What makes this bill only minimally bad is that it applies in “the special maritime and territorial jurisdiction of the United States”. My understanding is that this means on federal property and within federal jurisdiction. It doesn’t establish law most places in most states. The states get to decide for themselves what’s legal and what’s not.

And the states should leave shame in place as the primary means of getting at camera-toting pervs who don’t expose identified individuals.

Senator John McCain (R-AZ) has introduced an important new bill dealing with the digital television (DTV) transition and the vexing question of how to get the broadcasters to return their old analog spectrum. A hearing on the bill is scheduled for today.

The bill proposes a controversial new policy ($1 billion in subsidies for set-top converter boxes to help some households convert to DTV) to correct for a controversial old policy (the misguided giveaway of $10-$100 billion worth of free spectrum to the broadcast industry). While not the optimal policy approach, the new McCain bill offers a quick way out of the DTV industrial policy fiasco and will help free up massive amounts of valuable spectrum for other important wireless uses.

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As part of their continuing effort to censor political speech in America, several “campaign reformers” in Congress have won an important case in the U.S. District Court regarding FEC interpretations of the Bipartisan Campaign Reform Act (“BCRA”).

I’m not going to go off on a rant about this disgusting piece of political censorship, but if you want to understand just how despicable this incumbent protection legislation really is, then I encourage you to read “Campaign Finance Reform: Searching for Corruption in All the Wrong Places” by Brad Smith and “Making the World Safer for Incumbents The Consequences of McCain-Feingold-Cochran,” by John Samples.

It just makes me sick to think that politicians can just throw around the word “corruption” so loosely and then ban all sorts of legitimate political speech and advertising before an election as a result. Amazingly, we now live in a country that affords more constitutional protections to Internet pornography than political speech before elections. While I’m happy the courts apply such strict scrutiny to other forms of speech, one wonders what our Founding Fathers would have thought about a state of affairs where you have an absolute right to view porn online but not see certain types of political advertising 60 days before an election. Bizarre.

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Spyware Legislation Top 10

by on September 18, 2004 · 2 comments

‘Anti-spyware’ legislation is being marked up in the Senate Commerce Committee this week. Here are the Top 10 reasons why it’s a dumb idea:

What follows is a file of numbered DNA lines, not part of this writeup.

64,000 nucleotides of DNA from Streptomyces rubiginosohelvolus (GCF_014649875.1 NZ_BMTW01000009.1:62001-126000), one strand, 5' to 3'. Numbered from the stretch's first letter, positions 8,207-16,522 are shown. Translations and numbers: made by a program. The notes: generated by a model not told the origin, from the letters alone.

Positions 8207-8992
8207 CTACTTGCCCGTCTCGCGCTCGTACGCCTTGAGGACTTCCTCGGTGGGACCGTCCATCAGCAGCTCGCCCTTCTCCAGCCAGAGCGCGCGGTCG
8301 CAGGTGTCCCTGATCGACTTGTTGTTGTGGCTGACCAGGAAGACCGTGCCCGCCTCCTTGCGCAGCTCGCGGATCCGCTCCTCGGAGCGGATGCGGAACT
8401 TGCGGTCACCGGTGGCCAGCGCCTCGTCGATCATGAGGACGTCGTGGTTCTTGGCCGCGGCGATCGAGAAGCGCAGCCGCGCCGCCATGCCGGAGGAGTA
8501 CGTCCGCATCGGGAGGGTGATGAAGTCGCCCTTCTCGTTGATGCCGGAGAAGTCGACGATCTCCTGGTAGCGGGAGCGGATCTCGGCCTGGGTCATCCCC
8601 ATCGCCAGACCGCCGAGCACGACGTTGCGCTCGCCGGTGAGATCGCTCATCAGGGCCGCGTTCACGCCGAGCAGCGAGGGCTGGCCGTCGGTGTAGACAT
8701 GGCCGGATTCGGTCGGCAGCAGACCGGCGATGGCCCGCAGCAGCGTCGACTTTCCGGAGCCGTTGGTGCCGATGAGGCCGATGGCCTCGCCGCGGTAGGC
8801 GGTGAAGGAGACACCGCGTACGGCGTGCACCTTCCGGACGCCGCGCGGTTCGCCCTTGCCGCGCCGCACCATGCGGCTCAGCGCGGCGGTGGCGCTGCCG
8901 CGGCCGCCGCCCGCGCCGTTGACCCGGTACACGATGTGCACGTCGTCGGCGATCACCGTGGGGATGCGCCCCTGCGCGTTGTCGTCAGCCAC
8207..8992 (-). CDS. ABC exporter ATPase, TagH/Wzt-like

10. The lives of real consumers won’t be any better after it passes.

9. It doesn’t add any protections to existing law.

8. Preempting states prevents state legislators from learning how much harm they’re doing to their constituents with their own dumb anti-spyware laws.

7. In the future, so-called “consumer” groups and Luddite activists will use it as a sword against yet-unknown innovations.

6. Nascent software entrepreneurs, faced with yet more legal/compliance costs, will throw in the towel rather than delivering the next cool thing.

5. Requires lobbyists to pour more money into the Washington maw to protect against errant FTC interpretations and enforcements.

4. Legal ‘protections’ confuse consumers and steer them away from burgeoning market for anti-spyware tools (which actually work!).

3. Spyware writers, like spammers, don’t obey laws.

2. A bill that’s better than the House version is still not a good bill.

1. Once federal anti-spyware legislation passes, the tech lobbyists with nothing else to do will just push for another worthless law!

Every once and awhile I see or hear something that reminds me just how far removed our society and government now is from the limited government principles of our founding. A front-page story in yesterday’s Wall Street Journal on this ridiculous spat over the new Neilsen ratings system quotes Senator Conrad Burns (R-MT), who chairs the communications subcommittee, as follows: “It’s impossible to achieve a high quality of broadcasting if shoddy audience measurement practices are permitted to proliferate.”

I’m sorry, but why in the world are TV ratings system a pressing governmental matter? For the life of me, I cannot lay my finger on that portion of the Constitution that authorizes our government to do ANYTHING about “shoddy audience measurement practices” on television. I mean, come on, we’re talking about television!

It would be one thing if our government wasn’t accurately measuring our budget deficit (oh, wait, they don’t do that very well today), or the Social Security trust fund (oops, they don’t get that right either), or the number of WMDs over in Iraq (OK… I give up), but we’re talking about measuring television audiences here; hardly something that government should worry about, and certainly something it has no constitutional power to control.